> Again, it saddens me that one obviously so intelligent as you would prefer to
> stick his head in the sand, and recognize the truth.  The "60s mentality" does
> pervade much of what the President and First Lady are about, it's true.  But the
> problem isn't those who are averse to the "legacy" of that era.  The problem is
> that the "morally relativistic" chickens have finally come home to roost.  These
> people don't see anything wrong with anything they do, and the fact that other
> people have absolute moral precepts is lost on them (except that they know enough
> to be able to exploit it--witness the bravura performance at the "prayer
> breakfast" yesterday morning).
> > (a
> > description that fits a great many men we call 'successful') Starr
> > couldn't find a real crime so he settled for small potatoes and smarm. He
> > couldn't even make sexual harassment stick.
> Actually, he was not involved in the sexual harrassment proceeding against the
> President, as I'm sure you realize.
> > >N.B.:  I think it hilarious, that the same sorts of people who were so angry
> > >when "the system" allowed Nixon to resign, and then be pardoned, are the
> > >ones who think all this stuff needs now to be "dropped."
> >
> > There are a lot of parallels. Lots of people hated them both obsessively;
> > both had some shady dealings in their past and Nixon's associations with
> > Joe McCarthy carried the same stigma among some as Clinton's hippy image
> > carries among others.
> I've never really thought so much of his "hippy" image, as I have of his image
> that he will do anything, not excluding possible treason, to hold onto power.
> I would remind you there are more shoes to drop.  I believe the White House has
> made a tactical error in reminding us that there are no mentions of "Whitewater"
> or "travelgate" or "filegate" in the report.  The conventional wisdom is that
> there is considerably more to come on these.  There is even speculation that an
> indictment of Mrs. Clinton is forthcoming--which does much to lend understanding
> to her desire to be seen on the "moral forefront" of forgiveness of her husband.
> She may still need his protection.
> > As a result lots of people wasted lots of time
> > trying to compile evidence of conspiracies and skullduggery. The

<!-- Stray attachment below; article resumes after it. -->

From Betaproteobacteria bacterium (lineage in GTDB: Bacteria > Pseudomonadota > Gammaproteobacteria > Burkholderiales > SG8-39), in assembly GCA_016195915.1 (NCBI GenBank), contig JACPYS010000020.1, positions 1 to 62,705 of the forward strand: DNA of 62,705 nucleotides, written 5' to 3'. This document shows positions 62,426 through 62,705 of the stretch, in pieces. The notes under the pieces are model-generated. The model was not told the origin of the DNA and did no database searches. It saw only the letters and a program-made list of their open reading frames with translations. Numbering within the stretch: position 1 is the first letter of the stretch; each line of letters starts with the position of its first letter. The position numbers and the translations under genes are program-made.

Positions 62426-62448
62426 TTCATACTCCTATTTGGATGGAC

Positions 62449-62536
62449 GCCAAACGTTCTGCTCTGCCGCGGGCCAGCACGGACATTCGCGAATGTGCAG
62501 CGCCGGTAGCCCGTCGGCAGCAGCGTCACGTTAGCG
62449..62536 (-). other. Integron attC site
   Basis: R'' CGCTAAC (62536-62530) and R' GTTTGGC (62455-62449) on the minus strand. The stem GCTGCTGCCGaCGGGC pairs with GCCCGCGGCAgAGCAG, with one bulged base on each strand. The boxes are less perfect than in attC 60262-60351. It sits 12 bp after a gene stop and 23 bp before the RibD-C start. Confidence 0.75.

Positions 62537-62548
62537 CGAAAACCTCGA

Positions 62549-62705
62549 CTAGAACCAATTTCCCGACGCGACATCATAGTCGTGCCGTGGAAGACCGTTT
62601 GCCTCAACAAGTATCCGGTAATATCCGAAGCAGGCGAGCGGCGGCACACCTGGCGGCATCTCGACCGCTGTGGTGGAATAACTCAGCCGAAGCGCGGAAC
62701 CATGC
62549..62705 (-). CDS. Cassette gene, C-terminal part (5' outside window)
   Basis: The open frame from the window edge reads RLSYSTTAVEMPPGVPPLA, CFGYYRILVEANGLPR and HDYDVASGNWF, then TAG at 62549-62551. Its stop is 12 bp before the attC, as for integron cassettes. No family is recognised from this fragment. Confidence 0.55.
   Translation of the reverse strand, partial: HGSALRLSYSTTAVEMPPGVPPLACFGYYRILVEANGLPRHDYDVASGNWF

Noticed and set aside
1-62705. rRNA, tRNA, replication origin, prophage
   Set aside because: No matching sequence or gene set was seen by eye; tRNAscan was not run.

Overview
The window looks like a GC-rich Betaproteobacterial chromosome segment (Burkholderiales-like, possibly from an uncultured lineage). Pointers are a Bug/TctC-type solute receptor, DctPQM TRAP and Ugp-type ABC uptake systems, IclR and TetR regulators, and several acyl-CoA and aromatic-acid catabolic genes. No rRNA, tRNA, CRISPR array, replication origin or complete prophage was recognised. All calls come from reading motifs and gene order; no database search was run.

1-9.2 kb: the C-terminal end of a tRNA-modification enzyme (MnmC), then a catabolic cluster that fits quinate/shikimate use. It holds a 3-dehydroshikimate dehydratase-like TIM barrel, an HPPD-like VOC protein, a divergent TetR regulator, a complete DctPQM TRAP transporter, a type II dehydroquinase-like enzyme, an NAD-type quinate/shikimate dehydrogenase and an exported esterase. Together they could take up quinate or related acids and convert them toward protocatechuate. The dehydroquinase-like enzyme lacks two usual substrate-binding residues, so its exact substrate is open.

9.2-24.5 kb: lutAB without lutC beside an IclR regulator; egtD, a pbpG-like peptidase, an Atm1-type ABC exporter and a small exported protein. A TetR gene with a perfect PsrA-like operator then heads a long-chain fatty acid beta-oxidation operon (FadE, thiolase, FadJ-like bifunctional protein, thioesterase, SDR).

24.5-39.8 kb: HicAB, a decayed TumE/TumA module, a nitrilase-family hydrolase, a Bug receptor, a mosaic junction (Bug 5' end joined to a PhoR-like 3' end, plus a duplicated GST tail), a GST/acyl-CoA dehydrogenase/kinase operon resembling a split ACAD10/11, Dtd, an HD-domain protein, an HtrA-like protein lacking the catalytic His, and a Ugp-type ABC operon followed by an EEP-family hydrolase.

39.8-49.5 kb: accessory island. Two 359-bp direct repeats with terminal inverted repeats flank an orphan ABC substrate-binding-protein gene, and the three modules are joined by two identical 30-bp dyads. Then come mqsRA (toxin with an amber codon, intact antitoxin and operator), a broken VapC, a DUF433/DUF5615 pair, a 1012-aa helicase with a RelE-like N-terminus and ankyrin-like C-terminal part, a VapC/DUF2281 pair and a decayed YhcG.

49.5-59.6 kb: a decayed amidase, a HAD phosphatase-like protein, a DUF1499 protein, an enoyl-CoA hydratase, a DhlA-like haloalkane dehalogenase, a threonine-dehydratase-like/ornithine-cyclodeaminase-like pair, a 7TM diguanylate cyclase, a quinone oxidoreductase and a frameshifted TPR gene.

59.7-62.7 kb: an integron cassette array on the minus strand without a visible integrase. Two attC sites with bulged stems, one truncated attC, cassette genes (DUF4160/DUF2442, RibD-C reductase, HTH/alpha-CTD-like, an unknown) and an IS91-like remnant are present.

> > difference is that Nixon was an accessory to a real crime, and he did in
> > fact obstruct justice.
> No difference.  Both Clinton and Nixon committed real crimes.  Yes, Clinton's
> crimes are real.  The "naysaying" of his lawyers notwithstanding, he committed
> perjury and obstructed justice, and used his office to accomplish same.  He is in
> deep trouble, and no "spin" is going to save him.
> > In Clinton's case the evidence of a crime is
> > sketchy at best, and I daresay you can't prove obstruction of justice if
> > there's no crime involved.
> There is a crime involved:  Perjury.  This President committed perjury.
> He committed what alone are impeachable offenses, merely by having sex with the
> woman in the White House.  Read Federalist No. 42.
> > If you find political or ideological battles hilarious, you got a strange
> > notion of how a representative government works. Congress is pissing away
> > good economic times being self-righteous when they should be taking care
> > of business.
> I agree that they should be taking care of business.  It's too bad that the
> Clinton camp doesn't see it that way, since his prompt resignation would help us
> all get back on course.  Clinton is determined to fight this, to spare his
> "legacy."  He doesn't give a d*mn about this country without himself as its
> President.
> > I think that's the reason people outside the Beltway
> > generally aren't all that worked up--they have more on their minds than
> > scoring points on the opposition.
> I disagree with your assessment.  I think the Starr Report is having a great deal
> of impact.
I would really appreciate it if we could reseserve this site for
technical issues.  Surely there are other, more appropriate forums for
this discussion.
chuck Utzman